Virginia’s colonial governor, Lord Dunmore, had removed his colony’s stores of weapons and munitions – including gunpowder – to Nassau, New Providence Island, in the Bahamas, when the Revolutionary War erupted, to secure them against capture by the rebels. When word arrived that there were over 200 barrels of gunpowder stored in the Bahamas, Congress directed the commander of the recently established Continental Navy, Esek Hopkins, to raid the British stores and seize the desperately needed munitions. The ensuing naval operation and amphibious assault was to be the first significant engagement of the new Navy and Marines.

On February 17th, 1776, Esek Hopkins sailed from Delaware to the Bahamas with a small fleet of eight ships, accompanied by a contingent of Continental Marines under the command of captain Samuel Nicholas. Stormy weather forced two of Hopkins’ ships to turn back, but he sailed on with his remaining six vessels, finally reaching New Providence Island on March 1st. There, he promptly captured two British merchantmen off Nassau, replacing the two ship he had lost on the way there. Then, for reasons lost to history, Hopkins kept his ships anchored offshore for two days, before finally landing a force of about 200 Marines and 50 sailors on the morning of March 3rd.

The Origins and Birth of the United States Marine Corps
Fort Montagu in the Bahamas, the first fortification captured by an American marine amphibious landing. Fine Art America

By then, the defenders were aware that enemy vessels were operating in their waters, and when ships were spotted sailing in to Nassau, the alarm was raised. At the approach of the American forces, the outnumbered defenders evacuated Fort Montagu, one of two fortifications defending Nassau, and it was promptly occupied by captain Nicholas and his Continental Marines. Nicholas failed to continue on to and capture Nassau that day, however, and spent the night of the 3rd in Fort Montagu. That night, the British in Nassau loaded most of the gunpowder stored there – 162 barrels out 200 – aboard a ship, which managed to sneak out of the harbor and sail away to safety. The following morning, Nicholas and his men occupied Nassau, and seized the remaining 38 barrels of gunpowder, wrapping up the Continental Marines’ first major operation.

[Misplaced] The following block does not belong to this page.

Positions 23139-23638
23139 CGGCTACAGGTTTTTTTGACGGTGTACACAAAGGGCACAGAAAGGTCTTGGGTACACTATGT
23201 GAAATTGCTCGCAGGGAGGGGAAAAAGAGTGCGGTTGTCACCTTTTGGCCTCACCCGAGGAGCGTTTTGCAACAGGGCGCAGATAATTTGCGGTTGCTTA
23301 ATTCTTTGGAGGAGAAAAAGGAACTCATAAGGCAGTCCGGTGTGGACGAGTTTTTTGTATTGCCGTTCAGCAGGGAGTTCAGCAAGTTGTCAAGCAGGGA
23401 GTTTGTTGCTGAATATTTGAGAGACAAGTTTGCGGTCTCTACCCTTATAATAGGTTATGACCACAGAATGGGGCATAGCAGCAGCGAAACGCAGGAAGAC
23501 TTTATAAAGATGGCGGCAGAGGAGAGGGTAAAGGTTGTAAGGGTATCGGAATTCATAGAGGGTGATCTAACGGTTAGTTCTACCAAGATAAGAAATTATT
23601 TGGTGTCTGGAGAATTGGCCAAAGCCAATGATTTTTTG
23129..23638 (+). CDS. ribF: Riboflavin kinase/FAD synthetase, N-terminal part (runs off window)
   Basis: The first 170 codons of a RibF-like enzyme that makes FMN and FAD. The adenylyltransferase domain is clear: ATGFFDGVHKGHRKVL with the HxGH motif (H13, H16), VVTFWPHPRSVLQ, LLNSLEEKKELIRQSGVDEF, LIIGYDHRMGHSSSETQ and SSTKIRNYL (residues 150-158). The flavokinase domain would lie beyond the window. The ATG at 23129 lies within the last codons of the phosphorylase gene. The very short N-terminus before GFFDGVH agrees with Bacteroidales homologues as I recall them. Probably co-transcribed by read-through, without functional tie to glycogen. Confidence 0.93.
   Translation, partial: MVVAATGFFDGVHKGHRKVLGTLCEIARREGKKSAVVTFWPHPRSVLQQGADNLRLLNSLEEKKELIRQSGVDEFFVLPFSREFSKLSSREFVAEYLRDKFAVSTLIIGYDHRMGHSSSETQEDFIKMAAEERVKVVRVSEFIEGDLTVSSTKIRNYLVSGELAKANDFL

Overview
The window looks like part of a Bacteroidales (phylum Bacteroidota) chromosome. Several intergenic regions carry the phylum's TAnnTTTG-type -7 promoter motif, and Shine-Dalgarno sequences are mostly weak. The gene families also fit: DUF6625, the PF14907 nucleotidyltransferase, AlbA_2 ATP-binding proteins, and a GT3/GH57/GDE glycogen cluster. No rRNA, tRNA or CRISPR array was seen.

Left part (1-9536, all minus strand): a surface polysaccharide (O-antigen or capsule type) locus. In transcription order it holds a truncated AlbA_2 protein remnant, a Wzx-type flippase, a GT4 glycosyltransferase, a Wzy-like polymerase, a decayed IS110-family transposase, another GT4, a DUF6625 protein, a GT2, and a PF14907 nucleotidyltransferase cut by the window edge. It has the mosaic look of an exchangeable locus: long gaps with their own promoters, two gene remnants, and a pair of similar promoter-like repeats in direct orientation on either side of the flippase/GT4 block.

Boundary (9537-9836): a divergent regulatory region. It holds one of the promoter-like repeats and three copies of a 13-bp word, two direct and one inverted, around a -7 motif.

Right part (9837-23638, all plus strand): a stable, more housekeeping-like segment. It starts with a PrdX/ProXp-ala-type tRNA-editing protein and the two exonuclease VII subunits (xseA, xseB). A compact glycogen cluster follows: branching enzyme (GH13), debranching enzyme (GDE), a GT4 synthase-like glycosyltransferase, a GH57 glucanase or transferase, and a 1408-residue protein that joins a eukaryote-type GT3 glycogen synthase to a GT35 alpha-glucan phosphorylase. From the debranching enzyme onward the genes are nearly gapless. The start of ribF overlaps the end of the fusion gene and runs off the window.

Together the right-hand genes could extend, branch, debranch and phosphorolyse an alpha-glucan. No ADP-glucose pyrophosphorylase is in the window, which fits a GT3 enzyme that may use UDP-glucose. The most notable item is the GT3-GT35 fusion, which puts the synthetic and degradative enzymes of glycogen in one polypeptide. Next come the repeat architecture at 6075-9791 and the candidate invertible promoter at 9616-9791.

By war’s end, the Continental Marines had grown to over 2000 men. After America secured its independence in 1783, the Continental Navy was demobilized, and its Marines were disbanded. In subsequent years, however, tensions with European powers, particularly France, played out on the high seas, and America’s inability to protect its shipping or retaliate against aggression led Congress to formally reestablish the US Navy in May of 1798. Two months later, on July 11th, 1798, president John Adams signed into law a bill establishing the United States Marine Corps as a standing military force within the Department of the Navy.

_________________

Where Did We Find This Stuff? Some Sources and Further Reading

History – Birth of the US Marine Corps

Military – The Origins of the Marine Corps

Time Magazine, November 10th, 2015 – How the US Marine Corps Was Founded Twice

Varsity Tutors – The Continental Marines: The Birth of the Leathernecks

Wikipedia – History of the United States Marine Corps

Marine Corps University – Brief History of the United States Marine Corps

Advertisement